There are many causes of environmental pollution. Most infamously, there are the sealed drums of toxic waste material produced as a byproduct of nuclear reactions. There are the smog and toxins that float through the air, caused by burning industrial smokestacks and the overuse of petroleum-burning vehicles and other machines. There’s slash-and-burn deforestation with the additional airborne toxins it creates and the massive environmental changes caused by the death of innumerable species that called the forests their home. Yet among all of these causes of environmental pollution, one development looms larger than any other. That development is the economic miracle of the twentieth century: the revolution in plastics.
Strangely enough, plastics were developed as a solution to some of the other major causes of environmental pollution in the nineteenth century. Animal and plant-based materials like ivory, rainforest wood, tortoiseshell, and rubber were recognized as scarce and worthy of protection even in the nineteenth century, an epoch known above all else as the time in which people believed in the “myth of perpetual progress”: the belief that mankind’s destiny was to dominate the creatures of the earth and exploit them in order to build an ever-greater, cleaner, and safer future. The fact that coal-burning smokestacks and river-ruining industrial development was the means by which this shining utopia was to be reached never seemed to register with people–or if it did, it was viewed as at best a transitional phase, something that would in time cease altogether to apply. Yes, today our lungs are being poisoned with coal, and we are planting the seeds of many causes of environmental pollution. But tomorrow, we’ll have something better on our hands.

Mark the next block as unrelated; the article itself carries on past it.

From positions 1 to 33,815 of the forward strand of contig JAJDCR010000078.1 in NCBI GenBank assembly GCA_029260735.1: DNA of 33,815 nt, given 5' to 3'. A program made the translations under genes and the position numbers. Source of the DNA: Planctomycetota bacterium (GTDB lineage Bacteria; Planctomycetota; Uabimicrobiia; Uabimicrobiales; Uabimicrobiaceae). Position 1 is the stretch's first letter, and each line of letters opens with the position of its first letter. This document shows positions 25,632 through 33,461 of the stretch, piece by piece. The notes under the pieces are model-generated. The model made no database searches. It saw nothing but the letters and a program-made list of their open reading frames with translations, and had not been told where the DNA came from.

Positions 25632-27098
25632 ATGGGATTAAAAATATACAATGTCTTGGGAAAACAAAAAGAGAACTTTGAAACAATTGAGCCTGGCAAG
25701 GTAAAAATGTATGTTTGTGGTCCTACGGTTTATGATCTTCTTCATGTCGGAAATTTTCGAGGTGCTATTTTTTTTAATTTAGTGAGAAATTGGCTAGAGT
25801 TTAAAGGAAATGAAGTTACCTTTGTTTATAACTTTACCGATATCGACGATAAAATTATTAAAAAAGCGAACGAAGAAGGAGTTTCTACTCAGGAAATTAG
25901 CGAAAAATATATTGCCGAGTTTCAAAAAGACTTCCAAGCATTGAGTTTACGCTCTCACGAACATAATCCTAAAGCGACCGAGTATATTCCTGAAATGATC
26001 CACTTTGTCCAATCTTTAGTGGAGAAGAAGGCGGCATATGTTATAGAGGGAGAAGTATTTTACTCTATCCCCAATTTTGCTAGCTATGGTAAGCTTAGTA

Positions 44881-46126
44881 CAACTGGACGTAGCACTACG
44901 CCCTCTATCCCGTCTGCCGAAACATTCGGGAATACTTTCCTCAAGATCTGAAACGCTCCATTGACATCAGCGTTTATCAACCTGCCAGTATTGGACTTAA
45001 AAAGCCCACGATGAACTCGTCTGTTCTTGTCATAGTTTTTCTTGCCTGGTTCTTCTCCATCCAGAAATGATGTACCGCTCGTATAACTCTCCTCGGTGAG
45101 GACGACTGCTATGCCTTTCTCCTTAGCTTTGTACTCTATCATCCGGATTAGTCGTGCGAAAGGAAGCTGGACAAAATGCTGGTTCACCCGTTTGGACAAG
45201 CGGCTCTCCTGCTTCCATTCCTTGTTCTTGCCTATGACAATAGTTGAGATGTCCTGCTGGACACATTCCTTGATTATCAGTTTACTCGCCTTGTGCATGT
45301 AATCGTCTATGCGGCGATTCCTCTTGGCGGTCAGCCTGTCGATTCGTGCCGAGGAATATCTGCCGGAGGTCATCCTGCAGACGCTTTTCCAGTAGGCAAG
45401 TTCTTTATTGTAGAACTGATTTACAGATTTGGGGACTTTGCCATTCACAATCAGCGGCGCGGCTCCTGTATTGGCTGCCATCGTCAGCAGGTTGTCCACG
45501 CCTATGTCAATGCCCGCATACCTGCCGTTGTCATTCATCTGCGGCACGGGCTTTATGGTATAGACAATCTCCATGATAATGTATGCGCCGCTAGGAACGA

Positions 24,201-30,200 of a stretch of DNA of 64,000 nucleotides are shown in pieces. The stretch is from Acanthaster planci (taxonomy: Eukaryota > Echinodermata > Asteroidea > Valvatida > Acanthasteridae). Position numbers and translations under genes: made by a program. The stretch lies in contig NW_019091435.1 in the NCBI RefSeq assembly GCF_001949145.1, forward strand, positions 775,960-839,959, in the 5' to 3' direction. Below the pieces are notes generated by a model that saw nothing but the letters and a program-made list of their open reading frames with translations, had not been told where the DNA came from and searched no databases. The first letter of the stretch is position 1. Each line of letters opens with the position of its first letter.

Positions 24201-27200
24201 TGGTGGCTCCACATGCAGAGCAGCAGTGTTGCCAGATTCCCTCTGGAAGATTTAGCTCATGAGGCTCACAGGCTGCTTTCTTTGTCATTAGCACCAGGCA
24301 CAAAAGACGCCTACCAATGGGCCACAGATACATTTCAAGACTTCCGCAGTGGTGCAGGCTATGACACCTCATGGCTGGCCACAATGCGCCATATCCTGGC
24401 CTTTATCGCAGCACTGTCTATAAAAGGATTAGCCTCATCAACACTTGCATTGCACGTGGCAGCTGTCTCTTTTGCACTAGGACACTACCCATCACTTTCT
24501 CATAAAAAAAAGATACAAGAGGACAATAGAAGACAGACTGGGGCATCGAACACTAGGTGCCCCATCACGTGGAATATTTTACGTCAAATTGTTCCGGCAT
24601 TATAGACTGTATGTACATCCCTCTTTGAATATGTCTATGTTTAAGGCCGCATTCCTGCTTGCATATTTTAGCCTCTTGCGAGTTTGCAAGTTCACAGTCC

The first step in that revolution was plastics. No longer was it necessary to harvest elephant ivory or rubber tree plants in order to get materials that could be used in industrial machines and consumer goods. Now synthetic polymers could be manipulated chemically in order to create a material that was at the same time durable, flexible, and reusable: a material, in other words, like plastic. Following from the development of cellulose and Bakelite in the late nineteenth and early twentieth centuries, respectively, plastic began to slowly conquer the world markets and to become the sine qua non of industrial technology. By the 1970s, the production of plastic had outmatched the production of steel worldwide. Surely the causes of environmental pollution were trumped forever.
But plastic was too durable and not reusable enough. The non-biodegradable nature of plastic made it an excellent material for high-stress machines, but a terrible material for preventing the causes of environmental pollution–of which it quickly became one. Today, plastic debris fills 25% of landfills, and it’ll continue to fill 25% of landfills for the foreseeable future. In trying to solve the causes of environmental pollution, we’ve created our own worst nightmare–and the dependency of industry on plastic means that no end is in sight.